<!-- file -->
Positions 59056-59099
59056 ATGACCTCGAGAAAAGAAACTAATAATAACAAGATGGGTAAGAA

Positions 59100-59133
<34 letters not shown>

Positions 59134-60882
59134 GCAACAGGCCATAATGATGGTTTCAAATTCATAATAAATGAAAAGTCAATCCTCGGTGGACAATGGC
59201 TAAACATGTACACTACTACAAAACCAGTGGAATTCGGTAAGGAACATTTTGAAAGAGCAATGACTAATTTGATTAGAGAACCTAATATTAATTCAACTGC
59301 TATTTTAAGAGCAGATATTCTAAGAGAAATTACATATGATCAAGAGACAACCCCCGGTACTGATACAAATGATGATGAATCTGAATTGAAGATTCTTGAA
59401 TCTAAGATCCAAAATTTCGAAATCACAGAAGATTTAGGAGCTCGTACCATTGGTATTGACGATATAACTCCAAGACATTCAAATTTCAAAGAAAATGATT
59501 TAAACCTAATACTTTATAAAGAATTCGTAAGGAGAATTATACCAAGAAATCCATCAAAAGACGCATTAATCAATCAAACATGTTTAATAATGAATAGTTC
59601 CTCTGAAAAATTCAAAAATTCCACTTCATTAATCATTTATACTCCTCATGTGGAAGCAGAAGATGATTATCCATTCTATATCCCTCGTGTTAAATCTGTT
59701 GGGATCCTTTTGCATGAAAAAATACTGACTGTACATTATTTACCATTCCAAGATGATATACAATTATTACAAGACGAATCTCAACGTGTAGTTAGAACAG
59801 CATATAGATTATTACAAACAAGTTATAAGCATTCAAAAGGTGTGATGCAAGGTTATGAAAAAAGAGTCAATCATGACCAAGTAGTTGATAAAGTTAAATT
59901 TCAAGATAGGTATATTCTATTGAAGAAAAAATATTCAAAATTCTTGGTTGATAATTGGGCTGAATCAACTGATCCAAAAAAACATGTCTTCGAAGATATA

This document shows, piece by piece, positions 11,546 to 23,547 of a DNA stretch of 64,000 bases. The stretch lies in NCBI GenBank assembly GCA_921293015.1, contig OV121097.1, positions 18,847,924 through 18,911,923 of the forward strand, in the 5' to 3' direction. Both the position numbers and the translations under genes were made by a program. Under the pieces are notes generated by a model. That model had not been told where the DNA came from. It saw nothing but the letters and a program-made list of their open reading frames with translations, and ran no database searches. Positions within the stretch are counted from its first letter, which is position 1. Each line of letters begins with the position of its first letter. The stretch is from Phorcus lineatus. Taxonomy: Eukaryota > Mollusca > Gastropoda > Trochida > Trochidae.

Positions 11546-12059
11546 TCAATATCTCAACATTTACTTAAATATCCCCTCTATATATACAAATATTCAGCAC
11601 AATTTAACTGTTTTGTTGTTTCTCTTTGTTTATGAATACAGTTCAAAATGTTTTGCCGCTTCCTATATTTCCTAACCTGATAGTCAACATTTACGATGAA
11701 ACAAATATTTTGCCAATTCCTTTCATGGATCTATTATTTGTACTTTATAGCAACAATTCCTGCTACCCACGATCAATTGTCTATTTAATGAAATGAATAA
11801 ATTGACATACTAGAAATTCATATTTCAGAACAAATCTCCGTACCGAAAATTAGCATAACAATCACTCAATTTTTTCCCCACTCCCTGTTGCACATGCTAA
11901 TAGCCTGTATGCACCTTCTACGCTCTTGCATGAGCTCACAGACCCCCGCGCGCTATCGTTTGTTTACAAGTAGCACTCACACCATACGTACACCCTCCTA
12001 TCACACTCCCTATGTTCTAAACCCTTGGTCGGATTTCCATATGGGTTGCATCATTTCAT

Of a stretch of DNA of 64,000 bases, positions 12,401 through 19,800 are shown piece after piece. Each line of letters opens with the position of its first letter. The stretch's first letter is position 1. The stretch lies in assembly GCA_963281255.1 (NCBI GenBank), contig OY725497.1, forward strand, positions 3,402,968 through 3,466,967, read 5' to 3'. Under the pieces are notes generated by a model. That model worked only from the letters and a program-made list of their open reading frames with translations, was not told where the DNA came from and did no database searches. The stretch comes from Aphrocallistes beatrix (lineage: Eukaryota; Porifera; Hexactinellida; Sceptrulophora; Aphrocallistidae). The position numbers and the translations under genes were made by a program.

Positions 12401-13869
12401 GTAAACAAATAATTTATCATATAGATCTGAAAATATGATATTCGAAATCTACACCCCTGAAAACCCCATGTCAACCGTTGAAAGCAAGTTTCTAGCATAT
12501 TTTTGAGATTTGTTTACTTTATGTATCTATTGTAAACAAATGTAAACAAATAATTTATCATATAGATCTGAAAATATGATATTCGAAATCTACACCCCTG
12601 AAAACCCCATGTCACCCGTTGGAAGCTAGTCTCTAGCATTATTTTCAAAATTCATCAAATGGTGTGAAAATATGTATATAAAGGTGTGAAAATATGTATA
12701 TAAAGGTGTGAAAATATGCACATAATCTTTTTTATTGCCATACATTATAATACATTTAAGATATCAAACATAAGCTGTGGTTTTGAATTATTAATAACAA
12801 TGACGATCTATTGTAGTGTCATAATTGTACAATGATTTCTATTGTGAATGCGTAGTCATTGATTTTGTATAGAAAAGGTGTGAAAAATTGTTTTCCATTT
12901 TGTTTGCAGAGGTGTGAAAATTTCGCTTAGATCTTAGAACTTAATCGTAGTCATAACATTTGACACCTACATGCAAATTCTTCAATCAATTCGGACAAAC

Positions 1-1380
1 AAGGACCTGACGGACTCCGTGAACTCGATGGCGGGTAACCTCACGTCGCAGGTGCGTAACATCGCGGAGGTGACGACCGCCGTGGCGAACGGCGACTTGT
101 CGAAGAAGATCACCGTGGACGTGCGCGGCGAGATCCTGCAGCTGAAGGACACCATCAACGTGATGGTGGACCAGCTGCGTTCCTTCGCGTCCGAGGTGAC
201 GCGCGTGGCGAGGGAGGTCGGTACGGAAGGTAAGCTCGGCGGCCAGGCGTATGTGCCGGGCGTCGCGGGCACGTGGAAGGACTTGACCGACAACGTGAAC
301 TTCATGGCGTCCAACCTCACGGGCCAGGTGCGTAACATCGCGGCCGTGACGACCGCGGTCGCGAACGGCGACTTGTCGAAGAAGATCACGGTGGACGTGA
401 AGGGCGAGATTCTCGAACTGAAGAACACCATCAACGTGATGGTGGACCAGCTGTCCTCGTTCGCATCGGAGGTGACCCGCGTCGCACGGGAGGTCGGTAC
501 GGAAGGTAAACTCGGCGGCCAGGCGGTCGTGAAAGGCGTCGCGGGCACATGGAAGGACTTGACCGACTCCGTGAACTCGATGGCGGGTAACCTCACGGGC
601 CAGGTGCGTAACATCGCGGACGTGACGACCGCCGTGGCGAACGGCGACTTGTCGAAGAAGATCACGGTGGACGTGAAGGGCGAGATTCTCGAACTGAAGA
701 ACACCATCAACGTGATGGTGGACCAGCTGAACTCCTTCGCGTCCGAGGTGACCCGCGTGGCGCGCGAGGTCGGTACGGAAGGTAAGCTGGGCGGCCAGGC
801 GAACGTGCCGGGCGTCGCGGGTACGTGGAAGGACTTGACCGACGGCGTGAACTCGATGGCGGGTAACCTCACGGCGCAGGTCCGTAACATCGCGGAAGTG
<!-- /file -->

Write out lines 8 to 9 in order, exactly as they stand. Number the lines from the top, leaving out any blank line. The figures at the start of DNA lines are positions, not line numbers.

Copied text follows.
59301 TATTTTAAGAGCAGATATTCTAAGAGAAATTACATATGATCAAGAGACAACCCCCGGTACTGATACAAATGATGATGAATCTGAATTGAAGATTCTTGAA
59401 TCTAAGATCCAAAATTTCGAAATCACAGAAGATTTAGGAGCTCGTACCATTGGTATTGACGATATAACTCCAAGACATTCAAATTTCAAAGAAAATGATT